Whenever Marc Ford has held down the guitar chair in a band, whether it’s with the Black Crowes, Ben Harper, or Blue Floyd, people talk about one thing – his sound.
“If you got the tone together, you kind of got half the battle won,” Ford acknowledges. “I think over time, through knowledge and experience, I’ve learned to dial one in really quick. People say no matter what I’m playing, it sounds like me.”
Ford’s sounds are all over his latest solo release, Weary and Wired. For the most part, it’s trio-rock heaven dominated by the former Black Crowes’ blistering guitar playing. That’s not unusual for a record distributed by a division of Mike Varney’s Shrapnel Records. Still, Ford says, Varney let him take a different approach.
“Mike makes a particular kind of record, and I just wasn’t interested in making that, and I told him. He kept coming back and I told him ‘You know, Mike, to be honest, I’m not going to make that many records in my life and I just can’t make one I’m not happy with.’ After some discussion and a few struggles, well… he didn’t hear a note until the end. He pretty much let go and let me do my own thing. I just said ‘Look, I promise I’ll give you a great record.’ And he just said, ‘As long as there’s a lot of guitar.’ And I was ready to make that kind of record.”
One reason Ford was ready was a reunion with Burning Tree bandmates Doni Gray and Mark “Muddy” Dutton. Burning Tree was a trio Ford played with before he joined the Black Crowes. Also contributing to the record was Ford’s son, Elijah, who was 17 when Marc walked in and heard him playing the guitar riff that would drive “1000 Ways” on the new record. “I said, ‘Hey, hey, hey… What was that?’ And I told him he was way too young to be messing with licks like that. ‘I need it!’ So I took it, wrote some more to go with it, and we recorded it the next day.”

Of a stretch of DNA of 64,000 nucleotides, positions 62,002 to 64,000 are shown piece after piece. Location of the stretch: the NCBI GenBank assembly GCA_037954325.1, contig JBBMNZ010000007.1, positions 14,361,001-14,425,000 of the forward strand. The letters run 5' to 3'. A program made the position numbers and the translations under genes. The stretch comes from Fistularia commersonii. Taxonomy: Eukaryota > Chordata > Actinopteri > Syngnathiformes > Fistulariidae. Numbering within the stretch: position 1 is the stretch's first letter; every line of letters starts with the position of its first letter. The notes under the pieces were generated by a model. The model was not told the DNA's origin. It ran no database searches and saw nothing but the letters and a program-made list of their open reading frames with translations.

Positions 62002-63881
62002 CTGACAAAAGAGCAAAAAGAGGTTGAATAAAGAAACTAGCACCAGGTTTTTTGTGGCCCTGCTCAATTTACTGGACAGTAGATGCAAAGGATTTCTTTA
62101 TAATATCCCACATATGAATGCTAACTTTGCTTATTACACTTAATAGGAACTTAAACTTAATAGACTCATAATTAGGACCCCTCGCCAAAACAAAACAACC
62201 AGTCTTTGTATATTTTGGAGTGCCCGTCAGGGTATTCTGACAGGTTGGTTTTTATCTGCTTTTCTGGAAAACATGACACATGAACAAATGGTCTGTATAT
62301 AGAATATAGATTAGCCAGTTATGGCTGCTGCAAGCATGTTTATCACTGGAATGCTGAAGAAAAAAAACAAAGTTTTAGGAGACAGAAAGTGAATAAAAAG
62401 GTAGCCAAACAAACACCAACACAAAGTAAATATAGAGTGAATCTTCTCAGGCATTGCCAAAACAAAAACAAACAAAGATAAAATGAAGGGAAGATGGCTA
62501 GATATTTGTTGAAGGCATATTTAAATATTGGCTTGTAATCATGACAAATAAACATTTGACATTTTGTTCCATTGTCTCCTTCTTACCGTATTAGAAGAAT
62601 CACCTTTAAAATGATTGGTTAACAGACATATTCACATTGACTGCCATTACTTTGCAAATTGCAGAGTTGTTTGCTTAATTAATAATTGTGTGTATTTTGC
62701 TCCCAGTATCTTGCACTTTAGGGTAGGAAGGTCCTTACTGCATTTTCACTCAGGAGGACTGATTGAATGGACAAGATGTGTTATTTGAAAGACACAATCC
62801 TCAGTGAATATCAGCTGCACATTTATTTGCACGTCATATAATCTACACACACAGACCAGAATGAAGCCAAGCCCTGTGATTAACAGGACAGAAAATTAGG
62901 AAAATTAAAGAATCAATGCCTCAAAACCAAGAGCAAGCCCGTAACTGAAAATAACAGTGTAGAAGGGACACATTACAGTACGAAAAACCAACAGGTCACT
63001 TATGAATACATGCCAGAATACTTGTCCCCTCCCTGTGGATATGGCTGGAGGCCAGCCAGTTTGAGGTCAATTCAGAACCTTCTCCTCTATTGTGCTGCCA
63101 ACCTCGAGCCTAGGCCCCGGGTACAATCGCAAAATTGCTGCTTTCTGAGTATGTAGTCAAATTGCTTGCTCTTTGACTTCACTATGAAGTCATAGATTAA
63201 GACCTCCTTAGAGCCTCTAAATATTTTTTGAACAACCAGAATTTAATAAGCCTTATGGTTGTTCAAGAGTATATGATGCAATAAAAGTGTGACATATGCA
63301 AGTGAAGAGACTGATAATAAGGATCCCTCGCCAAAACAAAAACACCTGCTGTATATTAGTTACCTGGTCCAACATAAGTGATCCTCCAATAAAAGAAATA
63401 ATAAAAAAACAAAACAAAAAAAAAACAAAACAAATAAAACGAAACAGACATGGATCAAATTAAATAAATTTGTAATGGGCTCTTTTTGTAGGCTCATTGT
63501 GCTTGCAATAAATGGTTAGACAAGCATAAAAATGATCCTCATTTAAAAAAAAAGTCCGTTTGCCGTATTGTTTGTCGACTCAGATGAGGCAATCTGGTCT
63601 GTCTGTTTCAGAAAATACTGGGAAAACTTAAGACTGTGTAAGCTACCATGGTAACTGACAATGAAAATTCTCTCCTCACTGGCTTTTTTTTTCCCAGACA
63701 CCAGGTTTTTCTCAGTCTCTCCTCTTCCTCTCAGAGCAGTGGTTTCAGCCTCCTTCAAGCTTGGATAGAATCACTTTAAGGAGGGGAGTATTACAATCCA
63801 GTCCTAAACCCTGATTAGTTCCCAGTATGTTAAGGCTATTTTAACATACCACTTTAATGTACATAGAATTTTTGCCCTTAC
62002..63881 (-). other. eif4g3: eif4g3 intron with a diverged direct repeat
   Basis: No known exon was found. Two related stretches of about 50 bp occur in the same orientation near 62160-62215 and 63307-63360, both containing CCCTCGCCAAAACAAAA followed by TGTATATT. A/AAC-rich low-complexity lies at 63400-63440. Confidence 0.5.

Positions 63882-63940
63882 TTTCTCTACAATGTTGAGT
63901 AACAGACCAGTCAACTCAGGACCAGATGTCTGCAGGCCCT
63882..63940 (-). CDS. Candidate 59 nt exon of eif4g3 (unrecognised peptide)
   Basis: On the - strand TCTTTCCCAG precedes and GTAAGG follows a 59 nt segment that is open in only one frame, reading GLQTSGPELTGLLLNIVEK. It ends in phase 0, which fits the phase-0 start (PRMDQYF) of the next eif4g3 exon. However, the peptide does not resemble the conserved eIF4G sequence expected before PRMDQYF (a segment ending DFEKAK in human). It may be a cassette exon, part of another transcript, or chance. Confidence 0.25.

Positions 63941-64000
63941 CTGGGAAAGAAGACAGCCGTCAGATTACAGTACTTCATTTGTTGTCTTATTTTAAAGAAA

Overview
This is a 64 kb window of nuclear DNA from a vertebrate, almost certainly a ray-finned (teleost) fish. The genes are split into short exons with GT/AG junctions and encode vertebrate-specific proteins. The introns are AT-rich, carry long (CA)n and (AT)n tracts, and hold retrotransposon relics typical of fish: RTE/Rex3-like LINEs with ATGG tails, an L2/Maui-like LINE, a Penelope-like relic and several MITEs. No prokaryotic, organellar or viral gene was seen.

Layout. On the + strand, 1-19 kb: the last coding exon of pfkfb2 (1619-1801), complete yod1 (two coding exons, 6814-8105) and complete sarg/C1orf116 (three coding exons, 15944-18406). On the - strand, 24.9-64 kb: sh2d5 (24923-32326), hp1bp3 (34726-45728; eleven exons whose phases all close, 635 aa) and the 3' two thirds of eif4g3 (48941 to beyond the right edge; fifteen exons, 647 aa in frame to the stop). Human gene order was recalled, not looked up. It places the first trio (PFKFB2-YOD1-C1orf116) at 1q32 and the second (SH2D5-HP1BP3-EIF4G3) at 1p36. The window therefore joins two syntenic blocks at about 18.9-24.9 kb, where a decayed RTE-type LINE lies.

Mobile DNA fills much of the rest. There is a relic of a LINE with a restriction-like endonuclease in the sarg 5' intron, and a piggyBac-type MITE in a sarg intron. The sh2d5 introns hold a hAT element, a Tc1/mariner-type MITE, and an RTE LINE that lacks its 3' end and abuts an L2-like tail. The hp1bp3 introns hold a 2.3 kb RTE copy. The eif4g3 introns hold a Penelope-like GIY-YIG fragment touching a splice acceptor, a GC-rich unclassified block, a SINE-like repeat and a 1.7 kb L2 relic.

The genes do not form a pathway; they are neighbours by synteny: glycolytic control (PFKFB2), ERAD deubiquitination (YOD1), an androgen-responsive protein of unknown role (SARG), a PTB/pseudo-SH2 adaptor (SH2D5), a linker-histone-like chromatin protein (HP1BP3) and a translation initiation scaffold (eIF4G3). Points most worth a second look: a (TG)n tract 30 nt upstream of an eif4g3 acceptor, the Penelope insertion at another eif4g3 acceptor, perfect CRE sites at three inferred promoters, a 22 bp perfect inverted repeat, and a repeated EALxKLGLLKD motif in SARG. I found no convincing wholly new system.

Ford’s reputation as a guitar player came from his two stints in the Black Crowes. Some were surprised when he left the second time, but he has made it known he didn’t want the touring and lifestyle to become a threat to his sobriety, which he has had to fight for in the past.
One of the unfortunate aspects of leaving a famous rock band is income levels tend to go down. For that reason, Ford got his famous tone on this record by using different, sometimes unusual, guitars. “Most of my stuff was hung up, so I used what I had at home. I used a nice guitar Bill Asher built for me, and this Höfner I found; I think it’s a Club 40. It’s like a chambered Les Paul, with P-90s and a Bigsby. That guitar just gets some fantastic sounds. I was very limited in what I could use, and it really worked for me. I didn’t worry. It was just like it’s either that one, that one, or that one.”
Ford also uses Reverend guitars on the road, and a ’59 Historic Les Paul. Asked which of his old guitars he misses, he points to his ’63 Tele. “I dearly love that guitar, but it’s hung up somewhere. Over the years, whether I’ve had money or haven’t had money, equipment was always what I bought and it was as an investment so that when times got rough, I’d sell some things off. And there were some phenomenal guitars I’ve had and had to let go… But, you know, they make more.”
He used Roccaforte and Schreyer amps in the studio, as well as his old 50-watt Marshall, and a late-’60s Fender Showman strung together with two or three other amps to get a blend. Effects on the disc include a Fuzz Face, Octavia, and a wah.
Ford and his band are hitting the road, touring Europe first and then the U.S., hoping to capitalize on the buzz the record has created in guitar circles. He’s also hoping to do some more producing in the future; he has produced recent records by the Pawnshop Kings and Ryan Bingham, and says he’s looking forward to doing more.
“It’s something I love, and I’d like to generate more money and not have to be on the road my whole life.”
Listeners will also notice the blossoming of a fine singer and songwriter as they listen to Weary and Wired. Ford’s influences in those fields are as strong as his guitar influences.
“I listen to songwriters more than singers. I love Dylan, Neil Young, and people who have wonderful lyrics and can convey a mood and are honest. As a singer, though, I finally have come to a place where I can enjoy singing.” And fronting the new group is a marked departure from his days in the Crowes. “I was a sideman, and really just stayed out of the way. I didn’t think about being out front. This is very dear to me and there are some songs that have been waiting around to have a home. You know, with my sobriety, it just came to a point where I was totally prepared to do this. I’m playing better and just being so much more productive.”
This article originally appeared in VG‘s July 2007 issue. All copyrights are by the author and Vintage Guitar magazine. Unauthorized replication or use is strictly prohibited.
Marc Ford Band